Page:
KYC India 

Data availability  Open-source intelligence, watchlists, sanctions lists and UBO data are scattered across multiple platforms and formats, often requiring manual aggregation and analysis. The fact that this information is not available in a central unified database could impose challenges to the timely access of information. Some of the primary sources include: 

  • Ministry of Corporate Affairs (MCA)12  
  • Securities and Exchange Board of India (SEBI)13 
  • National Stock Exchange of India (NSE)14 

There are very few sources of UBO data that can provide information on the natural persons who ultimately own or control a company or a legal arrangement in India, as the country does not have a comprehensive or public register of beneficial ownership. Financial institutions may have to rely on self-declaration or contractual agreements to obtain UBO data from customers. 

Data reliability  Company information can often be incomplete, outdated or inconsistent across different registries and databases. Identity documents are also prone to fraud and duplication, particularly in rural areas where biometric authentication is not widely available.  

 

Addressing these data challenges with technology

Technology significantly improves access to accurate, complete and reliable data, acting as a lifeline for risk and compliance teams, who are able to bridge information gaps and keep KYC processes running like clockwork.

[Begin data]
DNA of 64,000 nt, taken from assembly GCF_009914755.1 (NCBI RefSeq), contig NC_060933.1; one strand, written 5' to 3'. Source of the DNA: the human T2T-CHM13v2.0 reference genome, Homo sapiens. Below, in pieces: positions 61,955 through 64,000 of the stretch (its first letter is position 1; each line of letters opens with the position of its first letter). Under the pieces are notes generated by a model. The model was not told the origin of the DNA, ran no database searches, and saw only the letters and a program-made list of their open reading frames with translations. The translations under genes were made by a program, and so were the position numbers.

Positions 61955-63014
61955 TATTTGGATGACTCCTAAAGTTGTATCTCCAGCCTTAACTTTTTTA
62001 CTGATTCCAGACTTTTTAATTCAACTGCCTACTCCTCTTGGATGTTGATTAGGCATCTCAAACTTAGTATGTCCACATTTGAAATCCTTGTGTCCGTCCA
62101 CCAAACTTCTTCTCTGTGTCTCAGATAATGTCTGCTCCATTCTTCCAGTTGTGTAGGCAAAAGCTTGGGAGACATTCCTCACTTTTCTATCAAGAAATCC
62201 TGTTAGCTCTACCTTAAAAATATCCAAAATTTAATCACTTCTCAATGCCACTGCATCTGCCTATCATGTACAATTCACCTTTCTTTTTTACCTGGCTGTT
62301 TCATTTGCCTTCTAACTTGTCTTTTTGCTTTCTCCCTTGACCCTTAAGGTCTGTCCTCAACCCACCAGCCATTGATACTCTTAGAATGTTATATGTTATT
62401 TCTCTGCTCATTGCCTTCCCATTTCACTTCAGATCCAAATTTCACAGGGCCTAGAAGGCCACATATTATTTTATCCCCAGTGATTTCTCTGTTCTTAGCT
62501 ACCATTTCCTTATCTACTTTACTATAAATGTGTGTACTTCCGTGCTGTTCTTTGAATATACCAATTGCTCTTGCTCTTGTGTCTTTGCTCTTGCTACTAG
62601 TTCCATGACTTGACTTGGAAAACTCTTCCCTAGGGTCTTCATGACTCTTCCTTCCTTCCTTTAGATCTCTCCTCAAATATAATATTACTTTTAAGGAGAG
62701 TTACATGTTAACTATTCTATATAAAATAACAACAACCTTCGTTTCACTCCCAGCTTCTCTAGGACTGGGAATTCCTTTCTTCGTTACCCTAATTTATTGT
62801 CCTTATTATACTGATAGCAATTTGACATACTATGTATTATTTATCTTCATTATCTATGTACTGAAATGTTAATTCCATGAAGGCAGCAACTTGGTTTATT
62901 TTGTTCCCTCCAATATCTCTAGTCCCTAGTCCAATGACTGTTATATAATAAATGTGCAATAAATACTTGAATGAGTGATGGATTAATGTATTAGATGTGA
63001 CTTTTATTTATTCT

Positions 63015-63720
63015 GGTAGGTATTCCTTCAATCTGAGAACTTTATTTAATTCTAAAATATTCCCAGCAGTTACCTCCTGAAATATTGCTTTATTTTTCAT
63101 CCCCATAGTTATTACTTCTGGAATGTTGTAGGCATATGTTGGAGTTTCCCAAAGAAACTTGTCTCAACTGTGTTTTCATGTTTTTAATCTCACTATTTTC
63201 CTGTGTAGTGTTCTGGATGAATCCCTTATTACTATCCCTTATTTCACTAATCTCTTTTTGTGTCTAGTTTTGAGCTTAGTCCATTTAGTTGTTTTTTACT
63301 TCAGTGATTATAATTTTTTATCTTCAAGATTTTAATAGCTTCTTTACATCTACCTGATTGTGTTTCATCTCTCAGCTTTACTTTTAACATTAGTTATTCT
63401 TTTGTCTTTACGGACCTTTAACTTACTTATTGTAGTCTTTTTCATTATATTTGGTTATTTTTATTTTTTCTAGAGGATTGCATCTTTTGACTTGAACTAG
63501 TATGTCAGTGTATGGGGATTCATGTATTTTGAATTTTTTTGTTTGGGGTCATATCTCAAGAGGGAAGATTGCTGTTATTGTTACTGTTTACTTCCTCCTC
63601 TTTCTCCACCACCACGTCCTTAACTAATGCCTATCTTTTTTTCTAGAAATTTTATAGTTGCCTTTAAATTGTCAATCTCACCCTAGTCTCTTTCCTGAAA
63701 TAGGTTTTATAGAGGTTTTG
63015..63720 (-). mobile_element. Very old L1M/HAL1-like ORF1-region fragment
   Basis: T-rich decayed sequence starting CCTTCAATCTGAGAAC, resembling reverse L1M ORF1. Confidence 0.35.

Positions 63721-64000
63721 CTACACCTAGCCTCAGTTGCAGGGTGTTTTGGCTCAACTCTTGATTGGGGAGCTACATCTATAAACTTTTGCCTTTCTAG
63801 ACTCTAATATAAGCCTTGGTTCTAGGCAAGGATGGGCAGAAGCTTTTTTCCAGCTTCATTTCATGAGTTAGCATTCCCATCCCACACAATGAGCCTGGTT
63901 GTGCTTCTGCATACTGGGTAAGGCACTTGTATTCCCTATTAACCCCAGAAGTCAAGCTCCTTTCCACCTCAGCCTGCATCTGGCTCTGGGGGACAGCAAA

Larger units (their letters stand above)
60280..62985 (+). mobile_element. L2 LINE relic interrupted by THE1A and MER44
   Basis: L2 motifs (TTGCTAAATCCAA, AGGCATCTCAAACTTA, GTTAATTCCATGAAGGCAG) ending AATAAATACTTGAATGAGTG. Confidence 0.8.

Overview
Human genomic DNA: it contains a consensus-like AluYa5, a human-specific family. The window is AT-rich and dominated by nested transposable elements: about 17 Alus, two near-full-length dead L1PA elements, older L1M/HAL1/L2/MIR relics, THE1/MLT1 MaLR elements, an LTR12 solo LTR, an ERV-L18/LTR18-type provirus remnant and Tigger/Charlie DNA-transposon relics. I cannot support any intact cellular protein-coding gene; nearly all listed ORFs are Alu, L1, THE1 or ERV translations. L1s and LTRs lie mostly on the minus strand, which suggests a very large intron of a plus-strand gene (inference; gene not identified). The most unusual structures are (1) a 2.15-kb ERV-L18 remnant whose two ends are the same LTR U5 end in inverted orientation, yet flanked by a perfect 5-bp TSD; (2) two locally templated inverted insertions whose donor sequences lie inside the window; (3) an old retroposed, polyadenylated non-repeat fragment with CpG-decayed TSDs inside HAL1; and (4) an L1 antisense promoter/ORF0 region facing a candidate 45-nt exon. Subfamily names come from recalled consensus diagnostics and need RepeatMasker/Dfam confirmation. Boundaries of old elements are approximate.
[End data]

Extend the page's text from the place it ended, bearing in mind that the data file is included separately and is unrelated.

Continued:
Acting as a trusted trade gateway to the Asia-Pacific (APAC) region, AsiaVerify is a RegTech platform that allows global organisations to streamline and enhance their Know Your Business (KYB) and Know Your Customer (KYC) processes, ensuring a thorough understanding of organisations’ corporate and UBO structures.     

What sets AsiaVerify apart is a unique combination of best-in-class business verification technology and exclusive access to authoritative sources across APAC that enable us to deliver fully translated, authenticated and connected company checks for our clients to navigate the region’s markets with ease and confidence.

AsiaVerify offers your organisation

  • Access to insights on 344 million entities and the 3 billion related individuals across 12 APAC jurisdictions.
  • Advanced natural language processing (NLP) and automatic content recognition (ACR) technology for efficient document translation.
  • Robust audit trails linking translated text to source material for verifiable KYC data.
  • Real-time data extraction for accurate corporate structure and UBO identification.
  • Predictive insights based on historical entities’ data patterns.

Group 393Discover how AsiaVerify can help your business fulfil your compliance and regulatory requirements, and strategically manage risk as you expand and grow in the Asian market. 

If you are interested in seeing a demo, book a call with our experts today!